However, once we are reconciled to Jesus, he essentially gives us the same command.  “Go and share the gospel and make disciples”  In other words, go represent me in the world and multiply.

Here’s the truth I want to get at today.  We are created, each of us, with the desire to multiply.  Yes there is a biological aspect to that.  Understand that God even created that desire.  But there is more to it than that.  There is something deeper.  Something that knows that we are to multiply.

This is part of the reason why we have some of the recent phenomena in our culture including:

  • More women having children out of wedlock
  • Even though women are waiting longer to get married, they still have children late.  Sometimes far into their 40’s.
  • There is a rising number of unmarried women in their 30’s and 40’s having children out of wedlock on purpose.   (I address this here)
  • Married couples are choosing artificial means to have children

What’s interesting is that this is true even in the face of a huge chunk of our culture saying (for a variety of reasons) that having more children is a bad idea and a declining birthrate overall in Western society.

The Church of course is all about this.  This is because many parts of the church, particularly evangelicalism (whatever that actually means at this point), see the nuclear family as the answer to every question.  In fact some go so far as to include in their statement of beliefs that the nuclear family is the foundation upon which God’s kingdom advances.

This is their attempt to both answer the desire to multiply and corral the misuse of that desire.

Now I’m not anti nuclear family.  But the problem is that the nuclear family is not the answer to the to the problem and frankly suggesting that the nuclear family is the foundation for kingdom advancement is at best misguided and borderline heresy.

I’m going to say more soon about the “family” and the Church as well as back up and talk more about why we need a robust theology of celibacy and marriage together.  But for today I’d like to tackle the desire to reproduce.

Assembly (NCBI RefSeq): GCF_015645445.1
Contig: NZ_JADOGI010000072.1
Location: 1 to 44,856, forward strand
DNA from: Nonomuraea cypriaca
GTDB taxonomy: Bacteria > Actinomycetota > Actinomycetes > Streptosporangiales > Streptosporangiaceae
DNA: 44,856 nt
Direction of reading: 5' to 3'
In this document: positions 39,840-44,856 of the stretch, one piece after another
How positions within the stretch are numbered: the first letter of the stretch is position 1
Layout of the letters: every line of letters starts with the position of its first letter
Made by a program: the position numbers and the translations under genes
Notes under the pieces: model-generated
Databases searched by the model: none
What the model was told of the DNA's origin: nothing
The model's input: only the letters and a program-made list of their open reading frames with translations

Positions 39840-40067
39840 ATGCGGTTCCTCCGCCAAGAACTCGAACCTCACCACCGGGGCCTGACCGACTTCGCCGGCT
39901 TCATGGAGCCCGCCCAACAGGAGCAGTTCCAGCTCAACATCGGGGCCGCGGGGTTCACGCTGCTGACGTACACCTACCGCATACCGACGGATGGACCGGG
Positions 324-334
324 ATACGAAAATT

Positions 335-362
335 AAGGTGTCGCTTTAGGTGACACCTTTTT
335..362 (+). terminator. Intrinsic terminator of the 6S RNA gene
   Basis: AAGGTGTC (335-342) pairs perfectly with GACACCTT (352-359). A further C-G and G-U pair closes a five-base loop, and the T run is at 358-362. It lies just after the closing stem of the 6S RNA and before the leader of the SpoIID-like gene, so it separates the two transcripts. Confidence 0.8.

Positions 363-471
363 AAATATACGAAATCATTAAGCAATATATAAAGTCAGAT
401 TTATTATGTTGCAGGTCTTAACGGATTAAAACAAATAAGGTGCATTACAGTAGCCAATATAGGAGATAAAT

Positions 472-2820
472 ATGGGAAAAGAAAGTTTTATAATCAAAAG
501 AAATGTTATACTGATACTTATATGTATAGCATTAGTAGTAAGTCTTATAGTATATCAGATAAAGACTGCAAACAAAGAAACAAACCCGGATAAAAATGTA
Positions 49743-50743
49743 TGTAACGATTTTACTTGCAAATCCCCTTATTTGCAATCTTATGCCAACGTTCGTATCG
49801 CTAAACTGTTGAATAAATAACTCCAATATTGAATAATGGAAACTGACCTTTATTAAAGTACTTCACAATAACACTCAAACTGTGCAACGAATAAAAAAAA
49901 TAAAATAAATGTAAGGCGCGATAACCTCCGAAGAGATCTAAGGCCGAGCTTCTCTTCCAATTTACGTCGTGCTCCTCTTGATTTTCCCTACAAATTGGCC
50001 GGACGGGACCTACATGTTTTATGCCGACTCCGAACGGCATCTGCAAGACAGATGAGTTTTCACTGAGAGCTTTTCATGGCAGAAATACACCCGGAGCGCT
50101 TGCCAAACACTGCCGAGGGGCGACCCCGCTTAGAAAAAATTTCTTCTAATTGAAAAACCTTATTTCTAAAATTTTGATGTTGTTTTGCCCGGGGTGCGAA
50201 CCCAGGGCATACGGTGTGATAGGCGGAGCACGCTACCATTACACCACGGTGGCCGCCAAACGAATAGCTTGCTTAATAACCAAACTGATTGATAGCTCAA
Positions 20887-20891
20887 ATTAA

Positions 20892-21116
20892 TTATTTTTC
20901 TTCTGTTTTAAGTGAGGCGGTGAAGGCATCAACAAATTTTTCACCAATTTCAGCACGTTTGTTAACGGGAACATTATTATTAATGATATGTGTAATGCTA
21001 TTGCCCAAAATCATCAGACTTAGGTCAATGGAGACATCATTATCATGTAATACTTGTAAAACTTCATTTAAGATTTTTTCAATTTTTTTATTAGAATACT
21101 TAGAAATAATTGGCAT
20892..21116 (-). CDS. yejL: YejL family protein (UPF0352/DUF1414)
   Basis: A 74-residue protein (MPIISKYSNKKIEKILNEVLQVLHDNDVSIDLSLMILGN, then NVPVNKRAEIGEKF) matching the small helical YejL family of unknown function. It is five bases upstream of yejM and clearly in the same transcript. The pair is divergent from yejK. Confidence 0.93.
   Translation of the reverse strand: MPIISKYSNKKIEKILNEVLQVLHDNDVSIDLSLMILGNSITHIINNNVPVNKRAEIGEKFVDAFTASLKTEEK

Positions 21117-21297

The truth is that we are all indeed called to reproduce.  The desire is good.  But the Kingdom of God is not grown by having babies.  It is grown by making disciples.  It is true that in the Old Testament, the Kingdom was in many ways advanced by physical offspring.  This starts with Abraham and continues all the way up to Jesus.  But even in the Old Testament there are words that point to a different future – a future we live in right now!

Hear these words from Isaiah 56

Let no foreigner who is bound to the Lord say,
    “The Lord will surely exclude me from his people.”
And let no eunuch complain,
    “I am only a dry tree.”

  For this is what the Lord says:

“To the eunuchs who keep my Sabbaths,
    who choose what pleases me
    and hold fast to my covenant—
 to them I will give within my temple and its walls
    a memorial and a name
    better than sons and daughters;
I will give them an everlasting name
    that will endure forever.

Or from Isaiah 54

“Sing, barren woman,
    you who never bore a child;
burst into song, shout for joy,
    you who were never in labor;
because more are the children of the desolate woman
    than of her who has a husband,”

How can Eunuchs and barren women have sons and daughters?

It starts with Jesus.  Listen again to Isaiah from chapter 53 after he describes what the Messiah will go through he says:

For he was cut off from the land of the living;
    for the transgression of my people he was punished.[b]
He was assigned a grave with the wicked,
    and with the rich in his death,
though he had done no violence,
    nor was any deceit in his mouth.

 Yet it was the Lord’s will to crush him and cause him to suffer,
    and though the Lord makes[c] his life an offering for sin,
he will see his offspring and prolong his days,
    and the will of the Lord will prosper in his hand.

The truth is that Jesus changed the whole thing.  The gospel puts things right.  It reorders the way things work, and re-establishes our call to reproduce and multiply.  As a believer you may or may not be called to marry and have children.  And because we live in a fallen world, even if you are called to that, it might not happen.  But all of us, regardless of if we are called to marriage or celibacy are called to multiply – to grow the Kingdom.  But not only are we called to it, we can participate it in it.  The celibate man can have offspring.  The barren woman can have children in the Kingdom.

At the end of Matthew 19, which is chalk full of thoughts on celibacy and marriage, Peter says to Jesus, “we have left all to follow you.”  Jesus replies,

“Truly I tell you, at the renewal of all things, when the Son of Man sits on his glorious throne, you who have followed me will also sit on twelve thrones, judging the twelve tribes of Israel. And everyone who has left houses or brothers or sisters or father or mother or wife or children or fields for my sake will receive a hundred times as much and will inherit eternal life.  But many who are first will be last, and many who are last will be first.”

The Kingdom is both now and coming.  Marriage, family and celibacy are all a reflection of it, not the other way around.  In the Kingdom, regardless of context, we can and in fact are called to be fruitful and multiply.